First Kiss

By Kim Addonizio b. 1954 Kim Addonizio
Afterwards you had that drunk, drugged look
my daughter used to get, when she had let go
of my nipple, her mouth gone slack and her eyes   
turned vague and filmy, as though behind them   
the milk was rising up to fill her
whole head, that would loll on the small
white stalk of her neck so I would have to hold her   
closer, amazed at the sheer power
of satiety, which was nothing like the needing
to be fed, the wild flailing and crying until she fastened   
herself to me and made the seal tight
between us, and sucked, drawing the liquid down   
and out of my body; no, this was the crowning
moment, this giving of herself, knowing
she could show me how helpless
she was—that’s what I saw, that night when you   
pulled your mouth from mine and
leaned back against a chain-link fence,
in front of a burned-out church: a man
who was going to be that vulnerable,
that easy and impossible to hurt.

Kim Addonizio, “First Kiss” from What Is This Thing Called Love. Copyright © 2004 by Kim Addonizio. Reprinted with the permission of W. W. Norton and Company, Inc., www.nortonpoets.com.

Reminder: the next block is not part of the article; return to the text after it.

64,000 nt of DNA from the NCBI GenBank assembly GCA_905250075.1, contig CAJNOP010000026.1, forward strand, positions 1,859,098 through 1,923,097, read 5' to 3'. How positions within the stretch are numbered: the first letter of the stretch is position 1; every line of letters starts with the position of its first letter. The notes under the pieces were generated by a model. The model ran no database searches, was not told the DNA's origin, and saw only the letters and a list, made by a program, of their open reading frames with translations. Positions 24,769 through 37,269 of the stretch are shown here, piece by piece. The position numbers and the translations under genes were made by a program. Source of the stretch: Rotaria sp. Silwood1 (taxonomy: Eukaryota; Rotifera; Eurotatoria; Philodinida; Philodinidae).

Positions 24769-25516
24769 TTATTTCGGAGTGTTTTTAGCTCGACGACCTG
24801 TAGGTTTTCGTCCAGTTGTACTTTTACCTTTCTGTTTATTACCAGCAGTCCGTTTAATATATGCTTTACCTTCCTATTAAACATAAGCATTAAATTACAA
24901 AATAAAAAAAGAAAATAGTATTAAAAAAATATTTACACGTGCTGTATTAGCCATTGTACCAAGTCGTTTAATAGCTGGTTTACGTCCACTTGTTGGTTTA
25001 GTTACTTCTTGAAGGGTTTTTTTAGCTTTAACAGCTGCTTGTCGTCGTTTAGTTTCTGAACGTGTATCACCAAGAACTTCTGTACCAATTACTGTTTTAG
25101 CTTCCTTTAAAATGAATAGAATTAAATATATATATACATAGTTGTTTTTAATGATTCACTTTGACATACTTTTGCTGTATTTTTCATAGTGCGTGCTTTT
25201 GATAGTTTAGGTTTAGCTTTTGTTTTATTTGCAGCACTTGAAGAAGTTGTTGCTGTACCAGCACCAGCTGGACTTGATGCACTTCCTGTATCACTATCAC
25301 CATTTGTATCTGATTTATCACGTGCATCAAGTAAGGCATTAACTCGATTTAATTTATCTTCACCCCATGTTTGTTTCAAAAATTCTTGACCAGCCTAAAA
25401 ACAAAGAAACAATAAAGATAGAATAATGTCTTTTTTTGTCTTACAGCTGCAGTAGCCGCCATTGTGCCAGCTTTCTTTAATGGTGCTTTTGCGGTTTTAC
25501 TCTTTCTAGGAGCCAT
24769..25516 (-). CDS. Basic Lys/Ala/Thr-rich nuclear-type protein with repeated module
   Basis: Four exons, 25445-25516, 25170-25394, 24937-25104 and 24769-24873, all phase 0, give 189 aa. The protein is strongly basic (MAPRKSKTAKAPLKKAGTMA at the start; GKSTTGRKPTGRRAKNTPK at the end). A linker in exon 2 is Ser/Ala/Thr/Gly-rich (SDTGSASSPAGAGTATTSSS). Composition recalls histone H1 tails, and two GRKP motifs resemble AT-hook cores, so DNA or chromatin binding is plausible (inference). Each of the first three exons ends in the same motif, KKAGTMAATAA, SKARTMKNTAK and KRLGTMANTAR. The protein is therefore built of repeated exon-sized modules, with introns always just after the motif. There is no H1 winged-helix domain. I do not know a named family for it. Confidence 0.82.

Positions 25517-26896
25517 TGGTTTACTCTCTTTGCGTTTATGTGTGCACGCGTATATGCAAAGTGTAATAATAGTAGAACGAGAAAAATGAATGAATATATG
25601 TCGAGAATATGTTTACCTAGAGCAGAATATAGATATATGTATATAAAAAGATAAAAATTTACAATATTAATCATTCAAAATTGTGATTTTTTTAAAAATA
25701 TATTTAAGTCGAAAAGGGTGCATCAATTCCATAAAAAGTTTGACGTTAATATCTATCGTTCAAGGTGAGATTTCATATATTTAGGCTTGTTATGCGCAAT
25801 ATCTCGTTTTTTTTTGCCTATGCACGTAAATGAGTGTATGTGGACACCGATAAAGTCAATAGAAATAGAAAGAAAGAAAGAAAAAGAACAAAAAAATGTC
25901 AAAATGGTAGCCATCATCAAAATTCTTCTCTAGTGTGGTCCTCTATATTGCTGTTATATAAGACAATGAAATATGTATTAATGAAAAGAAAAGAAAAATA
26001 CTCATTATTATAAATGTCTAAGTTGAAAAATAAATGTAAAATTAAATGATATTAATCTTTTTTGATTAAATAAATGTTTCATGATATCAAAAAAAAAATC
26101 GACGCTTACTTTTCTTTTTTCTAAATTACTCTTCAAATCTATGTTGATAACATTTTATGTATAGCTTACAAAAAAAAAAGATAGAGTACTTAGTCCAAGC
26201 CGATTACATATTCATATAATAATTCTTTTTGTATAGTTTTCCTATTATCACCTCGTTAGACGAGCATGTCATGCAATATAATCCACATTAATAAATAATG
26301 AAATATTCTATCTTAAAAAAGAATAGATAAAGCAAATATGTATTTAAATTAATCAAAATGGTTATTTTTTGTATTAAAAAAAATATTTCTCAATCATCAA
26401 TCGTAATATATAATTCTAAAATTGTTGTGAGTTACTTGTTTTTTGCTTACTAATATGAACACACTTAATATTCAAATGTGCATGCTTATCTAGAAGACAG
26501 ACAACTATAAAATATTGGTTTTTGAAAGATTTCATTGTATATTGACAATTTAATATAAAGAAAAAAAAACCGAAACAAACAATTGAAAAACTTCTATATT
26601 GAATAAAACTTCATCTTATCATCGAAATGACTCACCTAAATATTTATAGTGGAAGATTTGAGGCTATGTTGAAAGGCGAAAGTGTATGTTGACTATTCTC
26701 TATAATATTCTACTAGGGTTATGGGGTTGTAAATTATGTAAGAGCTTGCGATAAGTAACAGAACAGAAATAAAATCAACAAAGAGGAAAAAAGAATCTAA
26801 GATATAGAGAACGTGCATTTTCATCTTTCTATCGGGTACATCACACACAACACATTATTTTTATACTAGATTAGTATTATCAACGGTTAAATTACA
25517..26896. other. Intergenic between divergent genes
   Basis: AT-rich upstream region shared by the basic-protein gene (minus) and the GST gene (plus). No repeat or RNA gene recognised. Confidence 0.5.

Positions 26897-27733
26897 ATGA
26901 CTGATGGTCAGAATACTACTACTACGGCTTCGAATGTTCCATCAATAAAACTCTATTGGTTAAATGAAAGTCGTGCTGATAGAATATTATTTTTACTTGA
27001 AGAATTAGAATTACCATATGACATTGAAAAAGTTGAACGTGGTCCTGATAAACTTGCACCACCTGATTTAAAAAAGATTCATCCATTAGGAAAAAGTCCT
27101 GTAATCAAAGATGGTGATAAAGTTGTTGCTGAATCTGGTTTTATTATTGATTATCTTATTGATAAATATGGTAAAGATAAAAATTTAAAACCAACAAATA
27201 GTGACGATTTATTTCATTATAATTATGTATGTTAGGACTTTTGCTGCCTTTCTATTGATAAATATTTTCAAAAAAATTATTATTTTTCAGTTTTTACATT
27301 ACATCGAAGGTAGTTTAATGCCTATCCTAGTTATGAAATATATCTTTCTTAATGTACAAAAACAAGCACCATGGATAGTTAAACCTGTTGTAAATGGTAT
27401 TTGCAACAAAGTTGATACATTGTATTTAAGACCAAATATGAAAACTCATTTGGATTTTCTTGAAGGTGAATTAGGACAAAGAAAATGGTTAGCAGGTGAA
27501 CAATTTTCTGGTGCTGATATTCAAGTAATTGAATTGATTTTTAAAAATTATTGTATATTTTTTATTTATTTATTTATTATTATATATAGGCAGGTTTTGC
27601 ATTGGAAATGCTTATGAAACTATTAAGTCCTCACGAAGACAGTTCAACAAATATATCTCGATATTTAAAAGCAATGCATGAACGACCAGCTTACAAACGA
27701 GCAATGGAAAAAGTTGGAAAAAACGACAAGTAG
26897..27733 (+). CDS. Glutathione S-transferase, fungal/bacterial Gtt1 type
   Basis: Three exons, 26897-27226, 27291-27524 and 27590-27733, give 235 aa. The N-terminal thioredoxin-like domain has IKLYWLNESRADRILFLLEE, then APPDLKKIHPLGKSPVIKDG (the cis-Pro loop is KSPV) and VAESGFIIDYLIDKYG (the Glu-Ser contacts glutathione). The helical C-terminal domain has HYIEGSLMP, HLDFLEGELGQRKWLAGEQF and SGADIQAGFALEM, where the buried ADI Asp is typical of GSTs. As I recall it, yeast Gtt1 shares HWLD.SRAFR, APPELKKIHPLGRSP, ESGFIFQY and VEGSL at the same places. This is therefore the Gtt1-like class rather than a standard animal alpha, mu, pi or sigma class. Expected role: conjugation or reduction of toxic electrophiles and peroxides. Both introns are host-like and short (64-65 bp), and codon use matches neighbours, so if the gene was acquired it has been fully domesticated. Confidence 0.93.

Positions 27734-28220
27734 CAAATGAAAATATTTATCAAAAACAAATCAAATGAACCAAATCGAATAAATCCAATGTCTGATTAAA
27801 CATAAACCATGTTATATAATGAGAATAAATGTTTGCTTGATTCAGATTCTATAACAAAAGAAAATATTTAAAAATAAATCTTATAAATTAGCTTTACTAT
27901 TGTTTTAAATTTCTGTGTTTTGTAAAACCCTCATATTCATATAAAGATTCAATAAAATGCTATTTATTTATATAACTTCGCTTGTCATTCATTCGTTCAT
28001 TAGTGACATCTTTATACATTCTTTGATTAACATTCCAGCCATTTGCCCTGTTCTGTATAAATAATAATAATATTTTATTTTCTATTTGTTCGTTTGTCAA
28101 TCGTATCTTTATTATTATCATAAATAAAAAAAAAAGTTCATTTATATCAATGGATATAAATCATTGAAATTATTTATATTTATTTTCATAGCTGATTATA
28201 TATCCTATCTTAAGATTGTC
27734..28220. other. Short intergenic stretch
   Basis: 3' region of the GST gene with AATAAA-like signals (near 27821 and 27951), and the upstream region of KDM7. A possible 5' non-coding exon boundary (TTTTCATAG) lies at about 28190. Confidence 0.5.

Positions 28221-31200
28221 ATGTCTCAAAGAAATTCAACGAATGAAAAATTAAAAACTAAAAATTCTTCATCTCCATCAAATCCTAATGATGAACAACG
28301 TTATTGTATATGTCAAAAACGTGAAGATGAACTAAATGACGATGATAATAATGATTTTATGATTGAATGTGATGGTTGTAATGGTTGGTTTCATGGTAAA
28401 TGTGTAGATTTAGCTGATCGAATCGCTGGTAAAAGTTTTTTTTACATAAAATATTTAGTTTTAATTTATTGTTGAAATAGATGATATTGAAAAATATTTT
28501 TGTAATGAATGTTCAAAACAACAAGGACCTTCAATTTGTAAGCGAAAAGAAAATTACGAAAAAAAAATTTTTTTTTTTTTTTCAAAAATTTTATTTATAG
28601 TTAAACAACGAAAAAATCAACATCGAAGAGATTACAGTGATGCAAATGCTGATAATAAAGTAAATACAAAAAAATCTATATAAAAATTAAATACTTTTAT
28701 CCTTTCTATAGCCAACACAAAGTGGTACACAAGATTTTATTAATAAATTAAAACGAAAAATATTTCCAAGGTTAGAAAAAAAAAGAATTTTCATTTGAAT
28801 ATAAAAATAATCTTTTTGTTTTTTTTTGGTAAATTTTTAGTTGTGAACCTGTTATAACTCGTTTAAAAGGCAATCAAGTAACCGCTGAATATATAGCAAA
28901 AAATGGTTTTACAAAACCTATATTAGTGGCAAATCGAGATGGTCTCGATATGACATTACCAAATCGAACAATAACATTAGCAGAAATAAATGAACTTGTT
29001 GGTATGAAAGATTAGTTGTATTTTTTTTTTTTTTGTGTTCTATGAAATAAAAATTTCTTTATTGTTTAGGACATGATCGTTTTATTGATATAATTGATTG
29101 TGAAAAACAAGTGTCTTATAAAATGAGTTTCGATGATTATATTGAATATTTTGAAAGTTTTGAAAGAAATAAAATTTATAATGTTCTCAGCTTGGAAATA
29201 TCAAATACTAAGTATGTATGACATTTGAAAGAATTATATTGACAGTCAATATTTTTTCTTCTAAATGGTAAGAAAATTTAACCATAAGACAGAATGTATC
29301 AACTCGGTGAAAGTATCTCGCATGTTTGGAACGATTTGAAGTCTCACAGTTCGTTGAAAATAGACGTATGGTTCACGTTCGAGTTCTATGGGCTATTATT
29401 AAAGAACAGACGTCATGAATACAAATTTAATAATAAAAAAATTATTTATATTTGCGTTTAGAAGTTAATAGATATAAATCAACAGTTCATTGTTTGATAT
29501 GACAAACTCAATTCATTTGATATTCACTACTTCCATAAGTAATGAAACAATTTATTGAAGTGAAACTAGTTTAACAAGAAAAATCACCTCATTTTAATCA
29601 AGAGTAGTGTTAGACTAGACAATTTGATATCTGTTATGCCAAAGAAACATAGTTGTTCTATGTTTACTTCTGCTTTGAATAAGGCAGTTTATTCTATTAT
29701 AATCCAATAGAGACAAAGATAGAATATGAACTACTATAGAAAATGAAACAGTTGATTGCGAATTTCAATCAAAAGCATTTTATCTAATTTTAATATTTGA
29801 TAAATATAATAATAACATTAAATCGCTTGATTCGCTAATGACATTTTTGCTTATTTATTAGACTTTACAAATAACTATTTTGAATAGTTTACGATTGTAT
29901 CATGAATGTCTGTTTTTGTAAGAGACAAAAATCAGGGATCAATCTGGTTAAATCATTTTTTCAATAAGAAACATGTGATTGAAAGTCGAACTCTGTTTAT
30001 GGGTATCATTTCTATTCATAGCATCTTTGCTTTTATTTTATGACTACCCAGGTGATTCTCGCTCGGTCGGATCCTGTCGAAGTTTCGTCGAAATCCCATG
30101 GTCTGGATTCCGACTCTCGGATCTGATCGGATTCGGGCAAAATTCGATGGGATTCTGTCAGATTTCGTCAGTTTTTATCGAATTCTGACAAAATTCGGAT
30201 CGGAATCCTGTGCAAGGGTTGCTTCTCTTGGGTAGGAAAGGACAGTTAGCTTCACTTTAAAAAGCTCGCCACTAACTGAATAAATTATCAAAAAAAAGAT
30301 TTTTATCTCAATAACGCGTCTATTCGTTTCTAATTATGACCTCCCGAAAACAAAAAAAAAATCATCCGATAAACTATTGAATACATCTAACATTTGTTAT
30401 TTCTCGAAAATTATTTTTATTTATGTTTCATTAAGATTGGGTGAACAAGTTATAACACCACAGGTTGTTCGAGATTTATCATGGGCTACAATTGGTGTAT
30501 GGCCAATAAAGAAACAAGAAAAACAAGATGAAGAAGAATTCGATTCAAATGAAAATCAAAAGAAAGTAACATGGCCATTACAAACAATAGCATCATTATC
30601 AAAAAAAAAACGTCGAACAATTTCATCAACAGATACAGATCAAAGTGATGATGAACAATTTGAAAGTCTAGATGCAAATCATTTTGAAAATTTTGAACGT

Source: What Is This Thing Called Love (W. W. Norton and Company Inc., 2004)

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Poet Kim Addonizio b. 1954

Subjects Relationships, Love, Nature, The Body, Realistic & Complicated

 Kim  Addonizio

Biography

Kim Addonizio was born in Washington DC, the daughter of a former tennis champion and a sports writer. She attended college in San Francisco, earning both her BA and MA from San Francisco State University, and has spent much of her adult life in the Bay Area. She currently lives and teaches workshops in Oakland, California. Addonizio has received numerous awards for her work, including fellowships from the Guggenheim Foundation . . .

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Poem Categorization

SUBJECT Relationships, Love, Nature, The Body, Realistic & Complicated

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Originally appeared in Poetry magazine.

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